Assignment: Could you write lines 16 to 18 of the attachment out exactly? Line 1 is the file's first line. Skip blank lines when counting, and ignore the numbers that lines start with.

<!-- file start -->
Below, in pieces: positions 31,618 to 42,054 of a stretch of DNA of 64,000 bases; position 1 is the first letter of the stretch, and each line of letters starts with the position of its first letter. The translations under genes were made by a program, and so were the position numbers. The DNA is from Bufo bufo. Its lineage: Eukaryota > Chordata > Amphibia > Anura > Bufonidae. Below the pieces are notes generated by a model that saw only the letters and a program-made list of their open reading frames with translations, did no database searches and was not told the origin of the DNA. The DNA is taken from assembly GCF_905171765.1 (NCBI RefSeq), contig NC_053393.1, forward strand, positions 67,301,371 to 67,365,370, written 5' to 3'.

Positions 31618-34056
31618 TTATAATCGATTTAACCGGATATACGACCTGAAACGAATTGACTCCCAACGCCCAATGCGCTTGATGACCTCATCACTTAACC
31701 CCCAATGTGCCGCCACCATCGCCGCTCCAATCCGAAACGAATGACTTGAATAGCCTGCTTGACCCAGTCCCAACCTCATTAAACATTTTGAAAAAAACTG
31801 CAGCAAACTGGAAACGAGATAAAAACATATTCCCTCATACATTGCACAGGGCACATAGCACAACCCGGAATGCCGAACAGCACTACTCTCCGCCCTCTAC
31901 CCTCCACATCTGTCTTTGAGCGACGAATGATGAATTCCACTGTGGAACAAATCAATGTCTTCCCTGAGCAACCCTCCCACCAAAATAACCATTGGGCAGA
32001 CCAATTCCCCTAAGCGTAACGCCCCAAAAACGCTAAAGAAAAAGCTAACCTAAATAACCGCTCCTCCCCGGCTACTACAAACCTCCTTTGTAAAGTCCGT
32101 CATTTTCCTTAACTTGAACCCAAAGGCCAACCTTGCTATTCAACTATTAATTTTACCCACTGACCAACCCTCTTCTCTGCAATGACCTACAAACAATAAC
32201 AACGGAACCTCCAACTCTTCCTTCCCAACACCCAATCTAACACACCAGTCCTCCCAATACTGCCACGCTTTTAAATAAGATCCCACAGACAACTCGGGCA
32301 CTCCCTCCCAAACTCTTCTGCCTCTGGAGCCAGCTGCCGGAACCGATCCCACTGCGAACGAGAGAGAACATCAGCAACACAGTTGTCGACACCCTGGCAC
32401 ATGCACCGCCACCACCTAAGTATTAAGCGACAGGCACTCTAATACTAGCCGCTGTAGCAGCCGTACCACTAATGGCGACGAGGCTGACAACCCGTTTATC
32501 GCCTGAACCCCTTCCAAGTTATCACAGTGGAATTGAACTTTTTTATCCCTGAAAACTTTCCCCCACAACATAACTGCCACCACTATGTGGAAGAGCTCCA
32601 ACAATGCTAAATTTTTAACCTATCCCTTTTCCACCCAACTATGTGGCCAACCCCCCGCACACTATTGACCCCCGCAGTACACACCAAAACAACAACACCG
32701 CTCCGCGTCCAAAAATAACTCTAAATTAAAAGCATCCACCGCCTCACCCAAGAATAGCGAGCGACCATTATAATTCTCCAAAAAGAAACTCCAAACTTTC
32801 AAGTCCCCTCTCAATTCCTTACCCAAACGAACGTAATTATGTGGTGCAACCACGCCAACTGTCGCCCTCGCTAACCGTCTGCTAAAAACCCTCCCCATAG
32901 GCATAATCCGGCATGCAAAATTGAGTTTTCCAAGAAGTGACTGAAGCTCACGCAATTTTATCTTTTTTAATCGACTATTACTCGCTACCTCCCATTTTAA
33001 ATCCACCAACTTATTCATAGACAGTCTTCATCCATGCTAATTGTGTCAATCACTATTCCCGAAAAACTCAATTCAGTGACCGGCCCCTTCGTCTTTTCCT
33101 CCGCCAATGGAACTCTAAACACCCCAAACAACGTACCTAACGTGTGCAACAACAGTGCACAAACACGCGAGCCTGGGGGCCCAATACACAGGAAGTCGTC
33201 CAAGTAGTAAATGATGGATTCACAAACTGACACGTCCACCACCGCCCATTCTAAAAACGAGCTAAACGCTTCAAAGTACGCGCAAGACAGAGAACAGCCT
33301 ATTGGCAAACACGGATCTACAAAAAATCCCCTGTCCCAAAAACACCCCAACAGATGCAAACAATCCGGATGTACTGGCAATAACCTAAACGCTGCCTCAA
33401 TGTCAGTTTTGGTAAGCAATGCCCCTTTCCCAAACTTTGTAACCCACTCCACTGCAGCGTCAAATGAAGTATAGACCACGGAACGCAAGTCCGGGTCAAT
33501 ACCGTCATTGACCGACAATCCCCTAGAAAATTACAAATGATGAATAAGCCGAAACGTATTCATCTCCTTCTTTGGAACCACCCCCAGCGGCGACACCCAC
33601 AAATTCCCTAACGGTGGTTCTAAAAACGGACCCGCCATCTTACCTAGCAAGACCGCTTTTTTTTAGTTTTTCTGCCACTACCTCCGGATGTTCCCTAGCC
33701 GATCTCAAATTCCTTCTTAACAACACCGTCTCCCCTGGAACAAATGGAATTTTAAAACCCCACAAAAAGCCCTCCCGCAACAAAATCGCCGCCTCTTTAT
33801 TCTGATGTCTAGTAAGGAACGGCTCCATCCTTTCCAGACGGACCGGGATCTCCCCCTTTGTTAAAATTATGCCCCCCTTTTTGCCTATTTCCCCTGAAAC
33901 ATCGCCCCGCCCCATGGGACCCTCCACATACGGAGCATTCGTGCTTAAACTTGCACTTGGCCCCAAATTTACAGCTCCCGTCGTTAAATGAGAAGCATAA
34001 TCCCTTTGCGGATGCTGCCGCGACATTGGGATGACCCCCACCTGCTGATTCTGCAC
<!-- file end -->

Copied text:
32901 GCATAATCCGGCATGCAAAATTGAGTTTTCCAAGAAGTGACTGAAGCTCACGCAATTTTATCTTTTTTAATCGACTATTACTCGCTACCTCCCATTTTAA
33001 ATCCACCAACTTATTCATAGACAGTCTTCATCCATGCTAATTGTGTCAATCACTATTCCCGAAAAACTCAATTCAGTGACCGGCCCCTTCGTCTTTTCCT
33101 CCGCCAATGGAACTCTAAACACCCCAAACAACGTACCTAACGTGTGCAACAACAGTGCACAAACACGCGAGCCTGGGGGCCCAATACACAGGAAGTCGTC